The practice of setting an intention is a way of consciously making a difference in our movement, our lives, and in the world. We make a difference whether we realize it or not. Setting an intention is a way of choosing the difference we want to make. (Check out last week’s post for more on this including a genius quote from Jane Goodall.)
What’s interesting, of course, is that we are human. Even if we set an intention, we won’t be able to stay with it. Not all the time. (Even though we know that it’s impossible, writer Leo Babauta suggests aspiring to that goal in his post Mindfulness All The Time. It’s a good read and I recommend it.) We’ll get distracted, get pulled into habit, go on auto-pilot. We’ll get pulled or pull ourselves away from our intention. That’s just the way it goes…for everybody.
The cool thing is that getting off track is not a bad thing. It’s actually fantastic. The moment that we find ourselves no longer connected to the intention we set is what Sharon Salzberg calls The Magic Moment (read her wonderful blog post about it here.) In her post, she’s talking about following the sensation of the breath in meditation as the intention. She writes,
if something arises — sensations, emotions, memories, plans, whatever it might be — that’s strong enough to take your attention away from the feeling of the breath, or if you’ve fallen asleep, or get lost in some incredible fantasy, the moment you realize you’ve been distracted is the magic moment.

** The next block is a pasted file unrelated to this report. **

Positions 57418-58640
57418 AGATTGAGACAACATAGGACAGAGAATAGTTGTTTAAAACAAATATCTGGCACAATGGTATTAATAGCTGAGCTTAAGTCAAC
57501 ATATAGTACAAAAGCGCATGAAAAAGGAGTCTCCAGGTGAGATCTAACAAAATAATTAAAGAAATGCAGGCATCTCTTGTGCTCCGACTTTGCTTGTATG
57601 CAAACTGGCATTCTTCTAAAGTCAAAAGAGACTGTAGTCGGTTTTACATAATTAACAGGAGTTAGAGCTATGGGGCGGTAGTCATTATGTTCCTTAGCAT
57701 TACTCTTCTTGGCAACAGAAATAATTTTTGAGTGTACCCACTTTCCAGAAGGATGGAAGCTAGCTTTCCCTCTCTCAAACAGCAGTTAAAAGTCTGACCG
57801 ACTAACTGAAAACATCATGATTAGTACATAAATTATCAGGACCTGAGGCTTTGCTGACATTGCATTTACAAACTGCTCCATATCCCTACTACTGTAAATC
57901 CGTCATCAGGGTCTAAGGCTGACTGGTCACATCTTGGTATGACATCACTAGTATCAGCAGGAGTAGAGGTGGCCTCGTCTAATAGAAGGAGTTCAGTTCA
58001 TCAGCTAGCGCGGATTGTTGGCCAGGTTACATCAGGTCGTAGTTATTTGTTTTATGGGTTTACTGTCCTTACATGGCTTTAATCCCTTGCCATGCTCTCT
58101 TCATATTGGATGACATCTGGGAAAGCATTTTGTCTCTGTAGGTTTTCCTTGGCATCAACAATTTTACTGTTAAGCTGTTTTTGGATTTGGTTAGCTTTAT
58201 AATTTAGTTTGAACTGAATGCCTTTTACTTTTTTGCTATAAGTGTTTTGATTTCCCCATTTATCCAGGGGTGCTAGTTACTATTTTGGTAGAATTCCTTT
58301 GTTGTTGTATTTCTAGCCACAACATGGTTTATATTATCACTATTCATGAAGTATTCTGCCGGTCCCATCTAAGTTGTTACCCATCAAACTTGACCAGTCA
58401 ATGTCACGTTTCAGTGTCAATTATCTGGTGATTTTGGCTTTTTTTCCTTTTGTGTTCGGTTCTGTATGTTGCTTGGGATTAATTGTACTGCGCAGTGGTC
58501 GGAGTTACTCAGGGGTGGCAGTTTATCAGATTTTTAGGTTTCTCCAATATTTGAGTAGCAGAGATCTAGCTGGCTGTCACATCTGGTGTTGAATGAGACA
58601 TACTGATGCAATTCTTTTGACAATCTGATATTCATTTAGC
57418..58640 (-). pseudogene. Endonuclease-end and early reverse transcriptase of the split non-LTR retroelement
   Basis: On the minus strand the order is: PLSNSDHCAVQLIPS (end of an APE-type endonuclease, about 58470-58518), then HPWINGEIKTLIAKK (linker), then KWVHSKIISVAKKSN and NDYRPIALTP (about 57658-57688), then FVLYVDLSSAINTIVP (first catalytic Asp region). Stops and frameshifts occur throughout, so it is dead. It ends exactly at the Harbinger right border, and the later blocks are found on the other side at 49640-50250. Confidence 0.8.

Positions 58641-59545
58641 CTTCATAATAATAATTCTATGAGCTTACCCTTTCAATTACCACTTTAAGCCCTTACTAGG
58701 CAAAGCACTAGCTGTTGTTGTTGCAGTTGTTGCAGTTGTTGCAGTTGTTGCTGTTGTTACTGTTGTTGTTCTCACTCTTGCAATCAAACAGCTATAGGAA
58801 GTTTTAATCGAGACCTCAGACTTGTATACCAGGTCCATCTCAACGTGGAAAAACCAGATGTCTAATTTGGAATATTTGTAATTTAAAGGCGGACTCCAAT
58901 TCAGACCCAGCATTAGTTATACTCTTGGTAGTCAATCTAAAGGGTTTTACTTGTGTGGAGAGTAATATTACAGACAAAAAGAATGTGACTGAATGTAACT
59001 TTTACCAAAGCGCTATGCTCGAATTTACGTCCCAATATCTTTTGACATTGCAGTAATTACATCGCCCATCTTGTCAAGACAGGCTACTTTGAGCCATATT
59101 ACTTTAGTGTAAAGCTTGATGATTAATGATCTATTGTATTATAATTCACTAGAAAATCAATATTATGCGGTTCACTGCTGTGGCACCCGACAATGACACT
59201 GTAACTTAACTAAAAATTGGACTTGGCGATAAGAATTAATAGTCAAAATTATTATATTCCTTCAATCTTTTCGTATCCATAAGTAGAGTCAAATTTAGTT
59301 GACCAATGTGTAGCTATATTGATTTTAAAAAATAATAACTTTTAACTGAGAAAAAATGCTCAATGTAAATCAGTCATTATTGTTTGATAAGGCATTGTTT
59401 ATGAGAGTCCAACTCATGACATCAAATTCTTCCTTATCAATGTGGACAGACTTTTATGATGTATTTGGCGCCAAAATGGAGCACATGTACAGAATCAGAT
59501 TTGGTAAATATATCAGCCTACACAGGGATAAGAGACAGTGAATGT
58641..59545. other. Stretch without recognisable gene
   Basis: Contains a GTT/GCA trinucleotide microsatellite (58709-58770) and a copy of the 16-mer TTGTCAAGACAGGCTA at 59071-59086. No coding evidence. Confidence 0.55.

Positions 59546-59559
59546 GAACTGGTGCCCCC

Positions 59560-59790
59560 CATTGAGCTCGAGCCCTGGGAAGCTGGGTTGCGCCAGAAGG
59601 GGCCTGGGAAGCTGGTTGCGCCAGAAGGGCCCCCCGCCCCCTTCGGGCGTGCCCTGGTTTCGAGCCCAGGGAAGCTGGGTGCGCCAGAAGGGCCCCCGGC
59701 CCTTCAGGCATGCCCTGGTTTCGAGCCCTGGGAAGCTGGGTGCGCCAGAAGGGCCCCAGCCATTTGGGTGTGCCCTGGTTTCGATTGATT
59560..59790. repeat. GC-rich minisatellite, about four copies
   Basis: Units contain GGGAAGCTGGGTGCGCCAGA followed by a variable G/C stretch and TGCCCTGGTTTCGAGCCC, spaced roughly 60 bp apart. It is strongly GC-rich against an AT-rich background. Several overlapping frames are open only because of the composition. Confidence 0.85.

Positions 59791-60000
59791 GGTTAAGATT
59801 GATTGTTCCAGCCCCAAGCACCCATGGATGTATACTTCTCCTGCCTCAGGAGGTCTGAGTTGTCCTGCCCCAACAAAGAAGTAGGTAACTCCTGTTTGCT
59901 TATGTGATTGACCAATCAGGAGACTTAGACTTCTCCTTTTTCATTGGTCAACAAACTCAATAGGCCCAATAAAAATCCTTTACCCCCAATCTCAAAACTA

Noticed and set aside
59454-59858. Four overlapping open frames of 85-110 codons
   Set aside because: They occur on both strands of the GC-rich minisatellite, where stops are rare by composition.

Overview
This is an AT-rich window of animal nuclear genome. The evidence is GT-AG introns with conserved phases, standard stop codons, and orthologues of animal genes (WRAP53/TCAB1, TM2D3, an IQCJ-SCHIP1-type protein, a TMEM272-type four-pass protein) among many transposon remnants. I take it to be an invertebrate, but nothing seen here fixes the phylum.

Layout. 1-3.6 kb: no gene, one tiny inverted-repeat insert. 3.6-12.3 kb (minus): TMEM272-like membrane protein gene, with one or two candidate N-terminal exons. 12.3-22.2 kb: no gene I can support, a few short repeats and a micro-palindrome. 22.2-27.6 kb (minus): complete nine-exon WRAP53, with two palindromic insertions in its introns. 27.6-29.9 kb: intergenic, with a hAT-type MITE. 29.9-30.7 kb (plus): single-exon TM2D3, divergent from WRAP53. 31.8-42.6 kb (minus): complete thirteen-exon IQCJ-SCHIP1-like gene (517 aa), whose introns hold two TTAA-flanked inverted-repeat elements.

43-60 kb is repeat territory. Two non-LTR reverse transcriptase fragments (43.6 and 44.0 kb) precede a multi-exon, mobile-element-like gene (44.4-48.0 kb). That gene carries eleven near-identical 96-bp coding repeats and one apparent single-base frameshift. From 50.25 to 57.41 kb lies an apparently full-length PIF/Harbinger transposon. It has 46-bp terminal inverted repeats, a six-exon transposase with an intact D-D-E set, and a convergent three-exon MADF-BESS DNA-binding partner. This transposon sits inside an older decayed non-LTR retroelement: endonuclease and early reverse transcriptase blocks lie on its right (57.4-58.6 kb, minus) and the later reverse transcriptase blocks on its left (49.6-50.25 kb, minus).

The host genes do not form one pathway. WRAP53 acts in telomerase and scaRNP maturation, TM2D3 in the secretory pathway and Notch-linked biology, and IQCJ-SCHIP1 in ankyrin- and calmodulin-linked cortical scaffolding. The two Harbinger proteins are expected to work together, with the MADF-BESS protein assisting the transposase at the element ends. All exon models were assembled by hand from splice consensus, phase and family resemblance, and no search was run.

It’s in that magic moment that we have the opportunity to really practice. We have the chance to begin again and to choose our intention again.
Stephanie Bennett Vogt teaches the A Year to Clear course that I’m taking right now (you can check that and other offerings at the Daily Om). She says that when creating a new practice, changing a habit or endeavoring to make any change, it requires four things:
Her approach is that we need all four in order to create real and lasting change. If we only have Intent and no Action, the thought or desire just stays in our head. If we just have Action and no Intent, the action is unfocused, and arbitrary. If we have intention and action but don’t have non-identification and compassion, we’ll beat ourselves up when we get distracted and we’ll tend to quit.
I see it as a cycle more than a list. I see Intent as being the first step, knowing what we want to happen. Then Action is essential for embodiment and manifestation of what we want to occur. The Non-Identification (or as Buddhists would say, Non-Attachment) is not getting hooked on the outcome. Non-Identification is an allowing for things to unfold as they do without fighting against it. And then Compassion is the recognition that we are human and that we’ll forget and mess up in any number of ways and that’s just part of the process. I see it this way:
The Magic Moment happens with the Non-Identification and the Compassion: it’s when we realize we’ve veered from our intent in some way and that it’s time to return to it and make another action.
This mindful practice that we do together is impossible. No one can do it. And that is the whole point. It’s not about being perfect or never messing up. It’s about realizing we’ve lost our intention and then gently, kindly, beginning again.